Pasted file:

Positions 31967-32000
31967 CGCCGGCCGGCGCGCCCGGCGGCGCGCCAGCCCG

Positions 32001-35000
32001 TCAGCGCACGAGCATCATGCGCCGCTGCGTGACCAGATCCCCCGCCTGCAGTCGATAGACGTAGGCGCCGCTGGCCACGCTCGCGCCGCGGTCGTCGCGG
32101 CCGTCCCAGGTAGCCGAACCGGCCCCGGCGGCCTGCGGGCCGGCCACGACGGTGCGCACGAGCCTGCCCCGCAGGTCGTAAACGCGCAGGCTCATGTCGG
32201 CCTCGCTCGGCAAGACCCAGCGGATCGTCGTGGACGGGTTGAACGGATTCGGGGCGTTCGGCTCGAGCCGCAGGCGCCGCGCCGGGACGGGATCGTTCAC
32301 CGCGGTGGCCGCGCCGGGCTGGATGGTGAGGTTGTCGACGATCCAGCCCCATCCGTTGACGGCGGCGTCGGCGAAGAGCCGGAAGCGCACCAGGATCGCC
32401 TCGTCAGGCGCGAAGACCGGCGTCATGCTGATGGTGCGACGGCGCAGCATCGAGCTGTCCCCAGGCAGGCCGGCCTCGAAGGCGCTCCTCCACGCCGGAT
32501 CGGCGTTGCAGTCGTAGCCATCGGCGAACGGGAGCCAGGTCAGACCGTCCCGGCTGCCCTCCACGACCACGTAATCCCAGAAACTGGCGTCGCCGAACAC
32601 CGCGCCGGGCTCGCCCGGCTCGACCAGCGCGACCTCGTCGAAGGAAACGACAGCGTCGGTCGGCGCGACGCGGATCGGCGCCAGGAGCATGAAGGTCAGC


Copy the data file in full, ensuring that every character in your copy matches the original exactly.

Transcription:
Positions 31967-32000
31967 CGCCGGCCGGCGCGCCCGGCGGCGCGCCAGCCCG

Positions 32001-35000
32001 TCAGCGCACGAGCATCATGCGCCGCTGCGTGACCAGATCCCCCGCCTGCAGTCGATAGACGTAGGCGCCGCTGGCCACGCTCGCGCCGCGGTCGTCGCGG
32101 CCGTCCCAGGTAGCCGAACCGGCCCCGGCGGCCTGCGGGCCGGCCACGACGGTGCGCACGAGCCTGCCCCGCAGGTCGTAAACGCGCAGGCTCATGTCGG
32201 CCTCGCTCGGCAAGACCCAGCGGATCGTCGTGGACGGGTTGAACGGATTCGGGGCGTTCGGCTCGAGCCGCAGGCGCCGCGCCGGGACGGGATCGTTCAC
32301 CGCGGTGGCCGCGCCGGGCTGGATGGTGAGGTTGTCGACGATCCAGCCCCATCCGTTGACGGCGGCGTCGGCGAAGAGCCGGAAGCGCACCAGGATCGCC
32401 TCGTCAGGCGCGAAGACCGGCGTCATGCTGATGGTGCGACGGCGCAGCATCGAGCTGTCCCCAGGCAGGCCGGCCTCGAAGGCGCTCCTCCACGCCGGAT
32501 CGGCGTTGCAGTCGTAGCCATCGGCGAACGGGAGCCAGGTCAGACCGTCCCGGCTGCCCTCCACGACCACGTAATCCCAGAAACTGGCGTCGCCGAACAC
32601 CGCGCCGGGCTCGCCCGGCTCGACCAGCGCGACCTCGTCGAAGGAAACGACAGCGTCGGTCGGCGCGACGCGGATCGGCGCCAGGAGCATGAAGGTCAGC